Judicial review is available. I take my hon. Friend’s point that sometimes that is not accessible because it is expensive, but it is not that no mechanism is available. I was not convinced by his argument that we should add yet another public body to the list. However, if the case is to be made for a genuine appeal tribunal, I do not think that the proposed tribunal goes far enough. A tribunal that does not have a genuine right of redress is misleading.

If there is no obligation on Ministers to take into account, or act on, the considered views of a tribunal, when litigants may have gone to considerable lengths and expense to make their case, it would be most unsatisfactory. My hon. Friend the Member for Christchurch said that the Bill would raise expectations among foreign nationals that they could be employed under the Crown. That is fine. We should be raising expectations. People may already have such expectations and are astonished that they cannot be fulfilled.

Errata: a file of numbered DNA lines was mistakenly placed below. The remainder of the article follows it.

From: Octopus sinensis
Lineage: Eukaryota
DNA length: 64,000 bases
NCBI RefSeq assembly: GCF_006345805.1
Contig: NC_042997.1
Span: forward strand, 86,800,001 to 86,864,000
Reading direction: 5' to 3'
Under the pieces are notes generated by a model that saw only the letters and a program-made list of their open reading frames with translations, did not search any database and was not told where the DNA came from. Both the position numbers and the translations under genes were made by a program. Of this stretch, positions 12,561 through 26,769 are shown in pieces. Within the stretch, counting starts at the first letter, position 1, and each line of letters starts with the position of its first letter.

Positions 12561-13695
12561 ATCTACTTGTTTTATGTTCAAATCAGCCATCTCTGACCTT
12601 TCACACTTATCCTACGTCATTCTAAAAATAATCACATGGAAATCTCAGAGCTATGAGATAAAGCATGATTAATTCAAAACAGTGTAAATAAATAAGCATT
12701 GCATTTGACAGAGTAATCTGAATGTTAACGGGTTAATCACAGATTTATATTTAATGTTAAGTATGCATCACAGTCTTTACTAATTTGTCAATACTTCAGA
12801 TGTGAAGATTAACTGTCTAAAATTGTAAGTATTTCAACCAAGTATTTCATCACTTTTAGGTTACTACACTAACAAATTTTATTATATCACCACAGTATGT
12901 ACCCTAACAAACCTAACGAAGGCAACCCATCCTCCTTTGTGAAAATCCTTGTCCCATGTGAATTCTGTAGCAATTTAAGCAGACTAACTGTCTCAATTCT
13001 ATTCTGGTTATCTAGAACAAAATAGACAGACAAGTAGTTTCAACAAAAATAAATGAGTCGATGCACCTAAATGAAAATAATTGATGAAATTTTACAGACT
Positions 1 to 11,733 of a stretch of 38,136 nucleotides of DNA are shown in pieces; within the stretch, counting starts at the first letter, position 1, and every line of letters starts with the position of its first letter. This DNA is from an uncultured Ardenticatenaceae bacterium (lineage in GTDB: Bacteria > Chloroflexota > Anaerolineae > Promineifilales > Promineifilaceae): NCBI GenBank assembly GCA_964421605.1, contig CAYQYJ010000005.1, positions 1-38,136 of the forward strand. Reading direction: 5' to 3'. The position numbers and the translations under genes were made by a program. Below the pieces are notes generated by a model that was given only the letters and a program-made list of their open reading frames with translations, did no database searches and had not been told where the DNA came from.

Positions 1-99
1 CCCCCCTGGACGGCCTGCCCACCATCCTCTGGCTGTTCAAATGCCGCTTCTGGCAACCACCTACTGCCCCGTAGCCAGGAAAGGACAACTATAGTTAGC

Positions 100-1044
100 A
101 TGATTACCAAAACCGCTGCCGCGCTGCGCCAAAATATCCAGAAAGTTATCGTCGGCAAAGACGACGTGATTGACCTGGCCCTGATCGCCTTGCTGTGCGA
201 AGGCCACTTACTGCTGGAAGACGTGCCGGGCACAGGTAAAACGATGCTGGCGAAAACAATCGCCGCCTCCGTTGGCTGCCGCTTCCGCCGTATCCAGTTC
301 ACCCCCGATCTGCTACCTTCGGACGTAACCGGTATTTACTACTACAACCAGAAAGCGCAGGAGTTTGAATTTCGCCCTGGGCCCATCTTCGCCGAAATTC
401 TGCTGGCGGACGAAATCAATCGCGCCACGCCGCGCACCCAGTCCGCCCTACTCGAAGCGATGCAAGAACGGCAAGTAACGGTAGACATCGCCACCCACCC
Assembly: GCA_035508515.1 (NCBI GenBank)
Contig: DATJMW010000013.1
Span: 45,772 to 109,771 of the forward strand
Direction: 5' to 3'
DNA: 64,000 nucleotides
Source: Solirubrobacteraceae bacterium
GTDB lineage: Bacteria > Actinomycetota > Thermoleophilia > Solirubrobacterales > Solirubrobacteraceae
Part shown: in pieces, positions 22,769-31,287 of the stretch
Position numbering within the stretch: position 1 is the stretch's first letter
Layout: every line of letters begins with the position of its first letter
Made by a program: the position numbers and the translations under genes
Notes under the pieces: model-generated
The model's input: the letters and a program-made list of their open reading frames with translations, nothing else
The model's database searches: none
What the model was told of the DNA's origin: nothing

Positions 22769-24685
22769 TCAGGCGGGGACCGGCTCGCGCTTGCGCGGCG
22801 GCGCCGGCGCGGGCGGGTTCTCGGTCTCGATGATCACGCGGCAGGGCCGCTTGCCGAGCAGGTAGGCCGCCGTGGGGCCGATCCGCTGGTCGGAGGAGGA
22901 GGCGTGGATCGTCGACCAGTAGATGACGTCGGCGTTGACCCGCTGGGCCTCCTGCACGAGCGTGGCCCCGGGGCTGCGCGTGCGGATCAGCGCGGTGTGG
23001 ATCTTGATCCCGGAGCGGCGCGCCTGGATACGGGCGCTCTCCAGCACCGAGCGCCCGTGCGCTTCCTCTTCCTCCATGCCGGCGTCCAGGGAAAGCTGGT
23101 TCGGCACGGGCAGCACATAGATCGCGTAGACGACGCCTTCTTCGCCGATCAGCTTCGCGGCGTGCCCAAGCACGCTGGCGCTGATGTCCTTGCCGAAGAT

My concern about the tribunal is that it could raise the expectation that it has some power. From
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correspondence and conversations with my constituents, I know how bitterly disappointed they are about the consequences of the parliamentary ombudsman’s report into Equitable Life. That is an analogous situation in which expectations were raised, because complaints were investigated and recommendations made but Ministers roundly ignored them. There is a danger that we could be going down the same route.

Mr. Chope: I, too, have constituents who are concerned about Equitable Life, but unless I have missed something, my understanding is that the case is still being considered by the parliamentary ombudsman—even at this late stage. She has yet—

Mr. Deputy Speaker: Order. I think the hon. Member for Tunbridge Wells (Greg Clark) made an error in introducing that analogy and it should go no further.

Greg Clark: I shall go no further down the path of error, Mr. Deputy Speaker.